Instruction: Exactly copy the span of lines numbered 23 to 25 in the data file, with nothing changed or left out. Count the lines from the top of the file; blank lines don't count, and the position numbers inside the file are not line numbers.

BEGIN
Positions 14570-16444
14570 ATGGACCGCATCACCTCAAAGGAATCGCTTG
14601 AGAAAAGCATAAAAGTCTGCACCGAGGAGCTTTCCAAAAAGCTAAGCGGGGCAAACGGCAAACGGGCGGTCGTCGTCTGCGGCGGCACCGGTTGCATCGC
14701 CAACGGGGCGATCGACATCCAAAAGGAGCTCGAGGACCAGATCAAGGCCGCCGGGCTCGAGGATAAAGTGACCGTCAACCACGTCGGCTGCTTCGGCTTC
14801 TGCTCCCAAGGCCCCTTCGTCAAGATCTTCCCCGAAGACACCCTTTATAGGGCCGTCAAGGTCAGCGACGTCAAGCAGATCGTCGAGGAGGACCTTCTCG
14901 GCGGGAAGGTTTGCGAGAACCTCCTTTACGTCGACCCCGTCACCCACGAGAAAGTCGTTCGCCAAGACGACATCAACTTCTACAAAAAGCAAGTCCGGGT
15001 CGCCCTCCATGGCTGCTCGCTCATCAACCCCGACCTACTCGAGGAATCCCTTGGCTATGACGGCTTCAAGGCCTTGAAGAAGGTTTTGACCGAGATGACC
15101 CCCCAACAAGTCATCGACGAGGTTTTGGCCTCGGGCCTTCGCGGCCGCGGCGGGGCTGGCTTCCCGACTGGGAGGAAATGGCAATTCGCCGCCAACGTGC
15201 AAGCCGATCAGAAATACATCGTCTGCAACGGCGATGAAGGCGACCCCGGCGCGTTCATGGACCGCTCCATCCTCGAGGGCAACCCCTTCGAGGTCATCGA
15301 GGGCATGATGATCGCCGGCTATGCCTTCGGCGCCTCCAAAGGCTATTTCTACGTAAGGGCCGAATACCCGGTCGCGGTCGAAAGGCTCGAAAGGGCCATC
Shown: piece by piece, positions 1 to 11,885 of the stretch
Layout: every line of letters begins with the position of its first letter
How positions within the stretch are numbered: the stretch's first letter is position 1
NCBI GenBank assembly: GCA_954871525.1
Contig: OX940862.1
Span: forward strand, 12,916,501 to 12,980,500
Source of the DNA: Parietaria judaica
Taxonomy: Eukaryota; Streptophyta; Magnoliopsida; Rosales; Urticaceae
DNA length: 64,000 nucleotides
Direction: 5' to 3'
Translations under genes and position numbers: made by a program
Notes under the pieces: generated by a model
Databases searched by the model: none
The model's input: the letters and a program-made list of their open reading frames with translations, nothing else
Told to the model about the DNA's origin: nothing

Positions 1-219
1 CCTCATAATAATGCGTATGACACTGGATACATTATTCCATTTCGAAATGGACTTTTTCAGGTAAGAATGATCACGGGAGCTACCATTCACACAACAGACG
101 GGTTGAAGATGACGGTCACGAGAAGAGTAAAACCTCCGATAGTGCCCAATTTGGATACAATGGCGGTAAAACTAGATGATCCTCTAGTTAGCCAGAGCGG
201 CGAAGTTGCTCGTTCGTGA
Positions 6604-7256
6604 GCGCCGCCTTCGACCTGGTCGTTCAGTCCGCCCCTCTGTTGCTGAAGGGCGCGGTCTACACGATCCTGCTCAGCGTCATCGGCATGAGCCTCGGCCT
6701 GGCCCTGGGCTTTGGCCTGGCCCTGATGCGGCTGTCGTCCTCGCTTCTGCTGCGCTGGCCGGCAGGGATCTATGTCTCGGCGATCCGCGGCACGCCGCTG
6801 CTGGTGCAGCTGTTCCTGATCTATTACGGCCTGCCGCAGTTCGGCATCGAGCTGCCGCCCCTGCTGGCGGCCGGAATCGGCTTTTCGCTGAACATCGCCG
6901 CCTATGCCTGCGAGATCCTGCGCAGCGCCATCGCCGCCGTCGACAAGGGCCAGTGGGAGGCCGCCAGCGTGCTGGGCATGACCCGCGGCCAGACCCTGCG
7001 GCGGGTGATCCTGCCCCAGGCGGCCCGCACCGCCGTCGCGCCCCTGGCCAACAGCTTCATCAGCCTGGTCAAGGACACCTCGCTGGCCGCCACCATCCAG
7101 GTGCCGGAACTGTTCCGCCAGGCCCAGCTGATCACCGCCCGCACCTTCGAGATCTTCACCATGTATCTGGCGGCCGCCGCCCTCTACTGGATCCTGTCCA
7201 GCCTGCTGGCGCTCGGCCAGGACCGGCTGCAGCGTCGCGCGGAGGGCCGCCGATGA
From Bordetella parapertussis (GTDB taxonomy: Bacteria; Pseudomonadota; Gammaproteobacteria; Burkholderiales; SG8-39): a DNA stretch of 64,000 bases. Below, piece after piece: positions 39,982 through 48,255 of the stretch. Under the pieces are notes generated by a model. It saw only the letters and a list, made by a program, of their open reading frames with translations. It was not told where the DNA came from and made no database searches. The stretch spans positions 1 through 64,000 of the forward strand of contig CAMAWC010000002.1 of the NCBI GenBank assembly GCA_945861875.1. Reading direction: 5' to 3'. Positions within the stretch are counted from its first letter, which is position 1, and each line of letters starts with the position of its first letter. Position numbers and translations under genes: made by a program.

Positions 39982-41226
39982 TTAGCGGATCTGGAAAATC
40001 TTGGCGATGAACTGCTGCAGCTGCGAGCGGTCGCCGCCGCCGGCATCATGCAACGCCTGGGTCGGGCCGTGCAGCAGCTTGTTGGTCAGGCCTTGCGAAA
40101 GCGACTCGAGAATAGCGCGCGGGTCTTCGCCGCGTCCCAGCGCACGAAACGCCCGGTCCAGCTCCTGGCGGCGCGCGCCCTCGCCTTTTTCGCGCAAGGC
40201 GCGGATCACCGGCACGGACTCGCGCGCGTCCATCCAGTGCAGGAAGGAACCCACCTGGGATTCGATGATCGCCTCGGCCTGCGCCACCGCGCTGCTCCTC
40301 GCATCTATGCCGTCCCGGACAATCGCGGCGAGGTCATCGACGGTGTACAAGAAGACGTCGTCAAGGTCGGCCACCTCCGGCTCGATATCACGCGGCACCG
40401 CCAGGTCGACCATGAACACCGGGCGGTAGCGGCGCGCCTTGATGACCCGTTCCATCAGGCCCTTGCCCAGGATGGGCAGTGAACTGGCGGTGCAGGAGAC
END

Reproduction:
Databases searched by the model: none
The model's input: the letters and a program-made list of their open reading frames with translations, nothing else
Told to the model about the DNA's origin: nothing